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This is how much a tankless water heater will cost you

Gas vs. electric and condensing vs. non-condensing - here's everything to know about tankless water heater costs

electric tankless water heater in shower
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Tankless water heaters are gaining popularity among homeowners. Because of their compact and often energy-saving technology, many households are using these systems to help save money on their utility bills. However, you may be asking yourself, “How much does a tankless water heater really cost to install?”

Today, we’ll discuss everything you need to know about tankless water heater costs to help you make the right decision for your home.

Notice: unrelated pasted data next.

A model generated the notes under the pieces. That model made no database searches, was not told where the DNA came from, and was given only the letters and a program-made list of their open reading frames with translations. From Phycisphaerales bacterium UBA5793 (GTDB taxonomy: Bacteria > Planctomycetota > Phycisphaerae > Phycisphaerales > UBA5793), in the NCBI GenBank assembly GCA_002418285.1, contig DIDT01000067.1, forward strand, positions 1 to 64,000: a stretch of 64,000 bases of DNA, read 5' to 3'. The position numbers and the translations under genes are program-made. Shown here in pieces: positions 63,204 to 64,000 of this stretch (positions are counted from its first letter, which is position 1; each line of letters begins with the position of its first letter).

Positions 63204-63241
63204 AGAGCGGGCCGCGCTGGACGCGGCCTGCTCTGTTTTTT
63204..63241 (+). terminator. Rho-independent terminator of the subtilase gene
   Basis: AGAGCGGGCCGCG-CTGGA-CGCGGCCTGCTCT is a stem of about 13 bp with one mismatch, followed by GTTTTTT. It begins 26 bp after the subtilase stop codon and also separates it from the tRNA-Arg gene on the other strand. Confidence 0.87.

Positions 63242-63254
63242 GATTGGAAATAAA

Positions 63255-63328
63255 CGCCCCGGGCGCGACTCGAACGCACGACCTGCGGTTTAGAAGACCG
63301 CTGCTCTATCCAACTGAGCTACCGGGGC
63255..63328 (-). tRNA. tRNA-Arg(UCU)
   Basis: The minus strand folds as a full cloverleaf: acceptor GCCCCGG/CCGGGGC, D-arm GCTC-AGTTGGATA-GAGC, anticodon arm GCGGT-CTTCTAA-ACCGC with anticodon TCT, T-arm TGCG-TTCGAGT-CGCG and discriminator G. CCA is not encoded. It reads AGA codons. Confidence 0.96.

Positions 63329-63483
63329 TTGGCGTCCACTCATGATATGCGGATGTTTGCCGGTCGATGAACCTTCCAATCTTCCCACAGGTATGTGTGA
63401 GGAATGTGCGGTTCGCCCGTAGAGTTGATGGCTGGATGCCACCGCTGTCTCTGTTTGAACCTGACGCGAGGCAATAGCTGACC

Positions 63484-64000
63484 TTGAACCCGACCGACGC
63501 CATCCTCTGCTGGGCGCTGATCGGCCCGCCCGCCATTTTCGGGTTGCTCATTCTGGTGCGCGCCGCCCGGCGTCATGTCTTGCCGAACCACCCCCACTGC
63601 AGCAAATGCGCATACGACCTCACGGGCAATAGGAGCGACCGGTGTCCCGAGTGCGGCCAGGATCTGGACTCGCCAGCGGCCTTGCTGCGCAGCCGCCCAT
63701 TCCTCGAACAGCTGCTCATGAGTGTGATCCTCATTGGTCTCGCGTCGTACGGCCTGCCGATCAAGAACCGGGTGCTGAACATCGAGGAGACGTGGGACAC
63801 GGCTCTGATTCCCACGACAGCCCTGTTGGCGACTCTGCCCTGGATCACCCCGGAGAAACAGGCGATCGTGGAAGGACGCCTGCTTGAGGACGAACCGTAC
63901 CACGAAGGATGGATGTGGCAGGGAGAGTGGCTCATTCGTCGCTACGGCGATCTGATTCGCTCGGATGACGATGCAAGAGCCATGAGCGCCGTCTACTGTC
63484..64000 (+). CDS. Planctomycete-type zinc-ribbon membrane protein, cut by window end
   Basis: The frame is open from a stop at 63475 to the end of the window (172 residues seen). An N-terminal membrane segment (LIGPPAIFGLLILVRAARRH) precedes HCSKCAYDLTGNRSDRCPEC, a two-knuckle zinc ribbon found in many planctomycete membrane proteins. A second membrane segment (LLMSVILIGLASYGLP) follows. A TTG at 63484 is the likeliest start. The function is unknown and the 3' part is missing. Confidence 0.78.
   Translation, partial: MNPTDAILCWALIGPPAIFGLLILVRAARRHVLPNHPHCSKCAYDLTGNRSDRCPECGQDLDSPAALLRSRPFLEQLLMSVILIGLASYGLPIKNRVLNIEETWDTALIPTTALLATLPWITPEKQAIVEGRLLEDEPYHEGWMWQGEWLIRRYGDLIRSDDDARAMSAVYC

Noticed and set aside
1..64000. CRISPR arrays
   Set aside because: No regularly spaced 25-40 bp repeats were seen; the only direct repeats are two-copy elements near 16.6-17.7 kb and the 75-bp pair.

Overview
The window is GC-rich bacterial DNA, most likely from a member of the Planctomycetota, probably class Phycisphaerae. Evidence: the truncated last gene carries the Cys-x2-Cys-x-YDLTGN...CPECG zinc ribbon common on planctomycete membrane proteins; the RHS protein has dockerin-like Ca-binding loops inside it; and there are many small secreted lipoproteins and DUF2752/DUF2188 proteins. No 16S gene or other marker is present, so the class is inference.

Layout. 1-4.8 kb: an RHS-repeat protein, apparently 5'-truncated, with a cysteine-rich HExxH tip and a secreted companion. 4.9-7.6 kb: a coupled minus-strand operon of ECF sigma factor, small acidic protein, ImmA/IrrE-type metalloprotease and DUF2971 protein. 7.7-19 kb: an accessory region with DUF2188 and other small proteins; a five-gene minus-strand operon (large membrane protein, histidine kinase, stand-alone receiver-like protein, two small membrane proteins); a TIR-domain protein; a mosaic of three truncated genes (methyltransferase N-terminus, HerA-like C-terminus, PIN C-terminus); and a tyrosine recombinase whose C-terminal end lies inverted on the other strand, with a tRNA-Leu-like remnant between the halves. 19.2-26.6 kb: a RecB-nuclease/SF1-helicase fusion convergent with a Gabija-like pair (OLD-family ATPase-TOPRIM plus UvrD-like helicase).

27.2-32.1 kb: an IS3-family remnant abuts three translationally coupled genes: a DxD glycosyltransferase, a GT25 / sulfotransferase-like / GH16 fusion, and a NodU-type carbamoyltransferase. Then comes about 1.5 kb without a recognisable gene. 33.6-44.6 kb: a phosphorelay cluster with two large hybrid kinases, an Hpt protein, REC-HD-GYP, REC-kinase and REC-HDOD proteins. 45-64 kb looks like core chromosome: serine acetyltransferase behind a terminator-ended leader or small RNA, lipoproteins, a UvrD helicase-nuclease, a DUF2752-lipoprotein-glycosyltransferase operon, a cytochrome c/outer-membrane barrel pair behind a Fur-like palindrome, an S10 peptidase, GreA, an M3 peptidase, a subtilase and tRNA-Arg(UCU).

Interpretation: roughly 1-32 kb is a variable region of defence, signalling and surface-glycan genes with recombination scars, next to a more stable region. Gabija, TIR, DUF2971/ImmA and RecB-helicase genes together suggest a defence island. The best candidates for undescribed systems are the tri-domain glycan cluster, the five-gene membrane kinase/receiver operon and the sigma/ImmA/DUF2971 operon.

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Types of tankless water heaters

tankless water heater next to shower
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When choosing a tankless water heater, there are a couple varieties for consideration. First, there are two types of fuel to consider for a tankless water heater: gas vs. electric. Also, you may consider a whole-house vs. a single-point tankless water heater.

Price of a tankless gas water heater

Tankless gas water heaters are powered by a gas burner that heats the water. These water heaters can create a greater temperature rise per gpm (gallon per minute), making them ideal for larger households with more family members.

Typically, the price of a tankless gas water heater will range from $700 to $4,500, according to Architectural Digest. This doesn’t include labor and installation costs, however.